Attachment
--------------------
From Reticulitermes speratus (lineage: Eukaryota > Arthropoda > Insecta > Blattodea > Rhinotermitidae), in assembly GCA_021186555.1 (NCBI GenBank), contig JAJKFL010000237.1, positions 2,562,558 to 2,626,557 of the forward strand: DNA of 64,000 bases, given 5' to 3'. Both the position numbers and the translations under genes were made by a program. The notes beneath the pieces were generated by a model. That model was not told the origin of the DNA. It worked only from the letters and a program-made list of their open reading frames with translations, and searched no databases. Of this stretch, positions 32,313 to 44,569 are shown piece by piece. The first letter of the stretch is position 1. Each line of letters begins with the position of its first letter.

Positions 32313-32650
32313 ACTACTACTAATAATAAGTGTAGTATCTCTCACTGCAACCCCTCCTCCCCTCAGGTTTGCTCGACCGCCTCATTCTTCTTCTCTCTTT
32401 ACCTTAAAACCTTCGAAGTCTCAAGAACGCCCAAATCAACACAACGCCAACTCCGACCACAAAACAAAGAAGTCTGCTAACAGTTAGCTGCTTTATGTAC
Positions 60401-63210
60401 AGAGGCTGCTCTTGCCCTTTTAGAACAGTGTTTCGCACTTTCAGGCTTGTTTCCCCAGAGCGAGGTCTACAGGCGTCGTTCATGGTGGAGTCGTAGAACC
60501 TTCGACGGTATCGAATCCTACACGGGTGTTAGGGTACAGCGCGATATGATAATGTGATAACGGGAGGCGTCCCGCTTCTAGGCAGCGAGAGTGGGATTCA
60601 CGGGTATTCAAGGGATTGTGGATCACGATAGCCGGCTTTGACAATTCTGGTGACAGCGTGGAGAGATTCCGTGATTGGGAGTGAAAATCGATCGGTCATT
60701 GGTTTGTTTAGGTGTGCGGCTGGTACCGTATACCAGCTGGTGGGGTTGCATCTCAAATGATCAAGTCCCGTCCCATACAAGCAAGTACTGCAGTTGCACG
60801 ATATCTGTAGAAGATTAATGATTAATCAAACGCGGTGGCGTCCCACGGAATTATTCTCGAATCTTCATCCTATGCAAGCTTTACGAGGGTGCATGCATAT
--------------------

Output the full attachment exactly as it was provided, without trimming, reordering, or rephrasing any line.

From Reticulitermes speratus (lineage: Eukaryota > Arthropoda > Insecta > Blattodea > Rhinotermitidae), in assembly GCA_021186555.1 (NCBI GenBank), contig JAJKFL010000237.1, positions 2,562,558 to 2,626,557 of the forward strand: DNA of 64,000 bases, given 5' to 3'. Both the position numbers and the translations under genes were made by a program. The notes beneath the pieces were generated by a model. That model was not told the origin of the DNA. It worked only from the letters and a program-made list of their open reading frames with translations, and searched no databases. Of this stretch, positions 32,313 to 44,569 are shown piece by piece. The first letter of the stretch is position 1. Each line of letters begins with the position of its first letter.

Positions 32313-32650
32313 ACTACTACTAATAATAAGTGTAGTATCTCTCACTGCAACCCCTCCTCCCCTCAGGTTTGCTCGACCGCCTCATTCTTCTTCTCTCTTT
32401 ACCTTAAAACCTTCGAAGTCTCAAGAACGCCCAAATCAACACAACGCCAACTCCGACCACAAAACAAAGAAGTCTGCTAACAGTTAGCTGCTTTATGTAC
Positions 60401-63210
60401 AGAGGCTGCTCTTGCCCTTTTAGAACAGTGTTTCGCACTTTCAGGCTTGTTTCCCCAGAGCGAGGTCTACAGGCGTCGTTCATGGTGGAGTCGTAGAACC
60501 TTCGACGGTATCGAATCCTACACGGGTGTTAGGGTACAGCGCGATATGATAATGTGATAACGGGAGGCGTCCCGCTTCTAGGCAGCGAGAGTGGGATTCA
60601 CGGGTATTCAAGGGATTGTGGATCACGATAGCCGGCTTTGACAATTCTGGTGACAGCGTGGAGAGATTCCGTGATTGGGAGTGAAAATCGATCGGTCATT
60701 GGTTTGTTTAGGTGTGCGGCTGGTACCGTATACCAGCTGGTGGGGTTGCATCTCAAATGATCAAGTCCCGTCCCATACAAGCAAGTACTGCAGTTGCACG
60801 ATATCTGTAGAAGATTAATGATTAATCAAACGCGGTGGCGTCCCACGGAATTATTCTCGAATCTTCATCCTATGCAAGCTTTACGAGGGTGCATGCATAT